Cecil Salkeld

Life
1903-? [var. ffrench-Salkeld]; b. Assam, returned to Ireland with mother in 1909; studied under Seán Keating at Metropolitan School of Art (Dublin); later at Kunstakademie, Kassel (Germany), in 1921, aetat. 17, when he encountered Neue Sachlichkeit movement; exhib. at first Internationale Kunstausstellung, Dusseldorf, with Leger, Matisse, Boccioni, et al.; returned to Ireland, 1925; won Taylor Schol. (RDS) with “The Builders”, 1926; contrib. on philosophy of art to Francis Stuart’s short-lived magazine To-morrow, dropping out after the first issue at the time of the fracas over Lennox Robinson’s ‘blasphemous’ story1924; espoused stylised manner from 1935; rejected photographic painting amd espoused smooth use of colour; contrib. to the Bell in [?1944]; “The Triumph of Bacchus” (otherwise “Morning’ and ‘Noon”) mural at Davy Byrne’s, Duke St. Dublin, 1942; became Brendan Behan’s father-in-law when the latter married his dg. Beatrice.

[ top ]

Works
See under To-Morrow, in Journals, infra.

[ top ]

Commentary
Robert Greacen
, Even Without Irene (1969; rep. 1995), which cites comments Kate O’Brien: ‘He [Salkeld] seemed to me to have a contempt for life - which in man so gifted was especially sad. The invalidism of his later years was deplorable, but must have been an expression of wounded pride, a refusal to compete Yet he must be said to have had a good life.’ (p.151; see also under S. B. Kennedy, infra.)

Robert Greacen, Brief Encounters (1991): Salkeld lived with his mother Blanaid - a friend of Ernie O’Malley and others - at 43 Morephampton Rd.; he was a friend of Flann O’Brien and became a character, Cashel, in At-Swim-Two-Birds. (23ff.)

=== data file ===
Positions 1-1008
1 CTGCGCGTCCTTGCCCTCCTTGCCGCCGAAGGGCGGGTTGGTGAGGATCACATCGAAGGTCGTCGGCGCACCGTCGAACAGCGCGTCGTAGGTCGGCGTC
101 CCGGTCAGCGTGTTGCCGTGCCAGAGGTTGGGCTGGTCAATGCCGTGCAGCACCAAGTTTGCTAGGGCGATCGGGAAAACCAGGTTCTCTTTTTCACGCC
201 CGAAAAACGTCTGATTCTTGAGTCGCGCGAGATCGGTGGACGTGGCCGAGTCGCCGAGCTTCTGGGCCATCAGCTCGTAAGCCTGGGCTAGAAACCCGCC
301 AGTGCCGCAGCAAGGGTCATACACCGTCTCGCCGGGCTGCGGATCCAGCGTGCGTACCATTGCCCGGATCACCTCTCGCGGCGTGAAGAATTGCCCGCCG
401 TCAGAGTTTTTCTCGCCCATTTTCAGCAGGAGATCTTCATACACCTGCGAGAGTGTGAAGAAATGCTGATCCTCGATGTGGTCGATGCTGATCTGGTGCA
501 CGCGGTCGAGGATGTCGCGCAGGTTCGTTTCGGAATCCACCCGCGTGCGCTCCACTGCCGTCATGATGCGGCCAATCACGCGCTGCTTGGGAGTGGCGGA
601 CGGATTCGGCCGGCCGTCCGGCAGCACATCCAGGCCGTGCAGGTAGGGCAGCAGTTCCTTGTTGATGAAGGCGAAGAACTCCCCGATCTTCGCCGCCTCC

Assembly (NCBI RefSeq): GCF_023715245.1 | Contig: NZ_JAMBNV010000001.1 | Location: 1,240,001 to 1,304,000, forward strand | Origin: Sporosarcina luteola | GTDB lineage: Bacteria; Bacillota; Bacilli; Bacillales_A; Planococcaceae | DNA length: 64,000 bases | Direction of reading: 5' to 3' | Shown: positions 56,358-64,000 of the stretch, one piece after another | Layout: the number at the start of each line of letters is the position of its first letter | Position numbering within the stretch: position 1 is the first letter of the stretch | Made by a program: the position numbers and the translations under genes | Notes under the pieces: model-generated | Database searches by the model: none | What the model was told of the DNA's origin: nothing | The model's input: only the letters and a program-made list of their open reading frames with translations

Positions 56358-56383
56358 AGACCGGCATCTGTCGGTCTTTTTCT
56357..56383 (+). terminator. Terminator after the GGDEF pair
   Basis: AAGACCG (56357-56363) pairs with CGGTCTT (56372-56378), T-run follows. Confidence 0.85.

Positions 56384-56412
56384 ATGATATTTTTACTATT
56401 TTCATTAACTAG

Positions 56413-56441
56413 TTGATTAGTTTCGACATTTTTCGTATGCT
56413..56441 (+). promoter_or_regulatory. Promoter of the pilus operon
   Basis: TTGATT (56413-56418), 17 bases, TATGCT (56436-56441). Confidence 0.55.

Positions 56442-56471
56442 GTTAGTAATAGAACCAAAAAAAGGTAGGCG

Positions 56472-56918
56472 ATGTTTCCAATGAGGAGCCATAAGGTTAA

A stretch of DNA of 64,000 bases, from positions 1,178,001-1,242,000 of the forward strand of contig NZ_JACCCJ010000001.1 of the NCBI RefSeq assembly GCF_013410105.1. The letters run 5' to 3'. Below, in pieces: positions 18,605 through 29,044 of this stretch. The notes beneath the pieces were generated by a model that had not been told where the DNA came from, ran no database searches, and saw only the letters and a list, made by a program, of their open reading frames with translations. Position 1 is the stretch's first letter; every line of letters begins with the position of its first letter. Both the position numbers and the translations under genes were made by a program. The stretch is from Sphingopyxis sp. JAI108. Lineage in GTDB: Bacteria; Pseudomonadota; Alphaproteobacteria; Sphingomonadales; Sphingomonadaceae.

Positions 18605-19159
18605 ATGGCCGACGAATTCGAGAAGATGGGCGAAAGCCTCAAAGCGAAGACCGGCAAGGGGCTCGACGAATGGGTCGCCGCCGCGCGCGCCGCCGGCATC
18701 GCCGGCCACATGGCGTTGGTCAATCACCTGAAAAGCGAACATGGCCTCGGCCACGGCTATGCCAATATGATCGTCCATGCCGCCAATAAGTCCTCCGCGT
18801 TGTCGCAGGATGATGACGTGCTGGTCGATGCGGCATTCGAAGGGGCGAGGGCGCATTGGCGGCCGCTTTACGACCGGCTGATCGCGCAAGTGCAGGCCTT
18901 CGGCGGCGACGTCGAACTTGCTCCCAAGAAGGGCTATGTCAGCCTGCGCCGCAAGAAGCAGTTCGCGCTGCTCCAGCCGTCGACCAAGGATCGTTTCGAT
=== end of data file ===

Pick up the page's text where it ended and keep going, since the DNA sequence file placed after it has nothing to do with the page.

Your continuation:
S. B. Kennedy, Irish Art and Modernism (1991), pp.42-44: Cecil ffrench Salkeld ... father in law of Brendan Behan ... studied art in Kassel, Germany (of Grimm Bros. fame); spent much of his time in bed, reading, writing, and chatting; RHA; his local [pub], Reddin’s of Donnybrook; wrote and produced at the New Theatre a play, A Gay Goodnight, with an amateur company (the title from Yeats, ‘..The second best’s a gay goodnight and quickly turn away.’). Kennedy quotes Kate O’Brien: ‘He was a man of too many gifts - none of them sufficiently strong to control him. ... He seemed to me to have a contempt for life - which in a man so gifted was especially sad. The invalidism of his later years was deplorable, but must have been an expression of wounded pride, a refusal to complete [...]. Yet he must be said to have had a good life.’ (pp.42-44.)

[ top ]

Quotations
The Progress of a Painter”: ‘I see no reason to alter my youthful definition of the principle of painting, the minimum of form with the maximum of associations.’ (The Bell, Vol. 14. [?1944], p.69.)

[ top ]

Notes
W. B. Yeats: Salkeld’s painting of “The Centaur” was made as an illustration for a rough draft of the “On a Picture of a Black Centaur by Edmund Dulac”, in Yeats’s collection The Tower, and may be regarded as a part-inspiration for the finished poem. (See Daniel Albright, Poems, 1990; p.666m [note].) Salkeld’s account of the composing of the poem and the poet’s attribution of its final form to the impact of his painting is given in J. M. Hone, W. B. Yeats, [1942] p.326-28. (See A. N. Jeffares, A New Commentary on the Poems of W. B. Yeats, 1984, p.249-50).

[ top ]